Expressions With set and put

Look at the examples of following phrasal verbs based on set.

– You should set aside some money for a rainy day. [reserve]
– He tried to set aside his dislike of his daughter’s fiance, [ignore (not think about)]
– We should set off before dawn to get there on time, [begin a journey]
– The redundancies set off strikes throughout the area, [cause]
– The bank helps people wanting to set up business, [establish]
– He set out to climb Everest, [begin work with a particular aim in mind]

Here are some of the many phrasal verbs with put.

– He put his own name forward to the committee, [propose]
– He’s good at putting his ideas across, [communicate to others]
– Please put away all your toys at once, [tidy]
– He is always putting her down, [make someone look small]
– We had central heating put in last year, [install]
– I’m going to put in an application for that job. [submit]
– Every now and then she would put in a remark, [interject]
– They’ve put off making their decision for another week, [postpone]
– Her sniffing really puts me off my dinner, [discourage]
– The school is putting Hamlet on next year, [present]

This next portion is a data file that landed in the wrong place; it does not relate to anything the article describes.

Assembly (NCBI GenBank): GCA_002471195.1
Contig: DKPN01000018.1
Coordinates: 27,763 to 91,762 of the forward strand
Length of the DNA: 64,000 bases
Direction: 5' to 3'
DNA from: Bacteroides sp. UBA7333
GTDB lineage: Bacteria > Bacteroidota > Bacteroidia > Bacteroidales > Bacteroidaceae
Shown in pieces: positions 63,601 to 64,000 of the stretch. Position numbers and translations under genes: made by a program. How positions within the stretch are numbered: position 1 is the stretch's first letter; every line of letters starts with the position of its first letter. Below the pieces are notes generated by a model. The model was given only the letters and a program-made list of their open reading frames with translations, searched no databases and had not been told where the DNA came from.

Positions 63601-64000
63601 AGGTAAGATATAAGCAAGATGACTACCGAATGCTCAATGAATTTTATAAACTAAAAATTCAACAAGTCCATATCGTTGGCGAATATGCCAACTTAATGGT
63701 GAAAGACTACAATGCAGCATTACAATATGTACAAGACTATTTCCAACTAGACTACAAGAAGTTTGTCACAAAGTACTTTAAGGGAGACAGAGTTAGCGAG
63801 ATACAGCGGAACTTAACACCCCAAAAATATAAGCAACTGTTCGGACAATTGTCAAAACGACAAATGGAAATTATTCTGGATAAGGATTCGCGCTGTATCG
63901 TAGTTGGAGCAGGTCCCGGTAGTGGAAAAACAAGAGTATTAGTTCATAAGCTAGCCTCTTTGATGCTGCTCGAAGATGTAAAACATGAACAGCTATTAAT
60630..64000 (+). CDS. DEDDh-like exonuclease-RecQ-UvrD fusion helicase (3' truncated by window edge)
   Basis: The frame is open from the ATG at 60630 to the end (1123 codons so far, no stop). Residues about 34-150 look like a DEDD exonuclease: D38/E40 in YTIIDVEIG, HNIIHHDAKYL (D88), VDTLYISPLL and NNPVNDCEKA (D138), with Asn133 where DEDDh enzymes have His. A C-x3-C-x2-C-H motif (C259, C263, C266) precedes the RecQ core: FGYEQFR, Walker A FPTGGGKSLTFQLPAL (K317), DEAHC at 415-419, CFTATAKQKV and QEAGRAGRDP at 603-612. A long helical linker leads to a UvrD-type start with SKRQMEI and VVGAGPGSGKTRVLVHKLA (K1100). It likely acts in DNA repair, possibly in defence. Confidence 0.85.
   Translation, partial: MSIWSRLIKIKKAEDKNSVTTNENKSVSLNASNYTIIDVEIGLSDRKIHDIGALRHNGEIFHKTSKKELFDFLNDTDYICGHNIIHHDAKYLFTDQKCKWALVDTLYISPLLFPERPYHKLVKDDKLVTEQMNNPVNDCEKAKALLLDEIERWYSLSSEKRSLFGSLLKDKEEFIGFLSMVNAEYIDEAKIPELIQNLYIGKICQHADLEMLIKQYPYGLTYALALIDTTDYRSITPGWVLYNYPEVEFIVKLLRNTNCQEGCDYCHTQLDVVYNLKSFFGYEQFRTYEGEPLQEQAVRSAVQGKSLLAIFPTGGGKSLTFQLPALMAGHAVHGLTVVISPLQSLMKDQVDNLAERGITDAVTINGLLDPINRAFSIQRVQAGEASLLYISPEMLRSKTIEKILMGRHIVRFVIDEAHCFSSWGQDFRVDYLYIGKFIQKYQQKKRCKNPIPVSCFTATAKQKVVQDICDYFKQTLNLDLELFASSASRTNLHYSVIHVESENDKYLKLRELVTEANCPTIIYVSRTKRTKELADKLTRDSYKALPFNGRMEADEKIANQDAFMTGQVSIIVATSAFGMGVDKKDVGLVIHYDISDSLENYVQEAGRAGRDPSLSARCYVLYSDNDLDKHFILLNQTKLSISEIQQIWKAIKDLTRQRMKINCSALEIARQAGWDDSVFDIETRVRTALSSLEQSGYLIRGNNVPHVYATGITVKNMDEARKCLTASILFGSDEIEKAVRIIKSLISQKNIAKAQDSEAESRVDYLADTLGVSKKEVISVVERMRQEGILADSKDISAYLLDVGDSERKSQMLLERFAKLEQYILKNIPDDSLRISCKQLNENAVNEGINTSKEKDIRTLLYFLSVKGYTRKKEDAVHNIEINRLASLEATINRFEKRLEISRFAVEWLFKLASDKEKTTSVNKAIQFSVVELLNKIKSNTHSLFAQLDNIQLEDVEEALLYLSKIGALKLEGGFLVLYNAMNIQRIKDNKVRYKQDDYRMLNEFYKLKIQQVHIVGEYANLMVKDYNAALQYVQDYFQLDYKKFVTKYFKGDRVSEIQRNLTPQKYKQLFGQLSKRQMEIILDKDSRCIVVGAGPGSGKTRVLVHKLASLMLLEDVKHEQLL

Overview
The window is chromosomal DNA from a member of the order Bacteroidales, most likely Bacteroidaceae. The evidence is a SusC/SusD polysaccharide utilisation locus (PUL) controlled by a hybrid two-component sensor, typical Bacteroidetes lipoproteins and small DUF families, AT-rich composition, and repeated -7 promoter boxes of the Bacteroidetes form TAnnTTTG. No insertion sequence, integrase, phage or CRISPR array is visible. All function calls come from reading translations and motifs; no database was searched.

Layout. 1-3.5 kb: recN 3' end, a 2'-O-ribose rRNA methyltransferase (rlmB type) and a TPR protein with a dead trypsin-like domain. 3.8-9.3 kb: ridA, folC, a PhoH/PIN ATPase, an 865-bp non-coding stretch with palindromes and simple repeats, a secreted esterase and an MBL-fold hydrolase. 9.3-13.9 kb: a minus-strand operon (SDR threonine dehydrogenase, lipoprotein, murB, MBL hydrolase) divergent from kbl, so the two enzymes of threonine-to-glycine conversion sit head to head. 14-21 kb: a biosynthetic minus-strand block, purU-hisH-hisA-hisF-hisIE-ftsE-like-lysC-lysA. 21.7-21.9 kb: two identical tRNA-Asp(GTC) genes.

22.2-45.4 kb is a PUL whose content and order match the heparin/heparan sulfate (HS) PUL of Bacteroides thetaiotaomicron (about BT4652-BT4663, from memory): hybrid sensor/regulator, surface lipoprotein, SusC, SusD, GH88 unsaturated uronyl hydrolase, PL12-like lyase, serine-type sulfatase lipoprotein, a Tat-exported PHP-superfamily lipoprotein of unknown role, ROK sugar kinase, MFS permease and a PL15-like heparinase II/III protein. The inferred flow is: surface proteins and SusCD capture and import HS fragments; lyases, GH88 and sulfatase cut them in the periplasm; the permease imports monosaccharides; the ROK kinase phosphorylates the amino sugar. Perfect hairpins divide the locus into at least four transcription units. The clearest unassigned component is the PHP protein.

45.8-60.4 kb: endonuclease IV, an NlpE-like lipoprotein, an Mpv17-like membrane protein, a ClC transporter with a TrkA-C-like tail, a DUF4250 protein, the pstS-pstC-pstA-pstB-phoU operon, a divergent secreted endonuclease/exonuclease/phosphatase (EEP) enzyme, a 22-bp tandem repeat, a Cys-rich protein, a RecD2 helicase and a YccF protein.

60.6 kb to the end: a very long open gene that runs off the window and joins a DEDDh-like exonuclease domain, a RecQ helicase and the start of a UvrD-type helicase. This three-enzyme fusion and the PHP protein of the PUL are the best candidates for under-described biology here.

– He’s good at putting on all sorts of accents, [pretend to have]
– The fireman quickly put out the fire, [extinguish]
– Please don’t let me put you out. [inconvenience]
– You’re not allowed to put up posters here, [fix]
– I can put you up for the weekend, [give accommodation to]
– The government is sure to put up taxes soon, [raise]
– How do you put up with such rudeness? [tolerate]

Here are some more expressions with set.

– He has set his heart/sights on becoming a ballet dancer. [longs to become (an important aim/goal)]
– They sat up till the small hours setting the world to rights. [discussing important problems]
– Did someone set fire to the house deliberately? [put a match to]
– The house was set on fire by a match thrown onto some old newspapers. [ignited]
– Di had never set foot in Italy before. [been to]
– Jill is very set in her ways. [fixed in her habits]
– Try to set a good example. [be a good example for others]

Notice also the following common expressions with put.

– to put your foot down: to be firm about something
– to put all your eggs in one basket: to risk all you have on a single venture
– to put your mind to: to direct all your thoughts towards
– to put two and two together: to draw an obvious conclusion
– to put something in a nutshell: to state something accurately and in a few words only
– to put someone’s back up: to irritate someone
– a put-up job: something arranged to give a false impression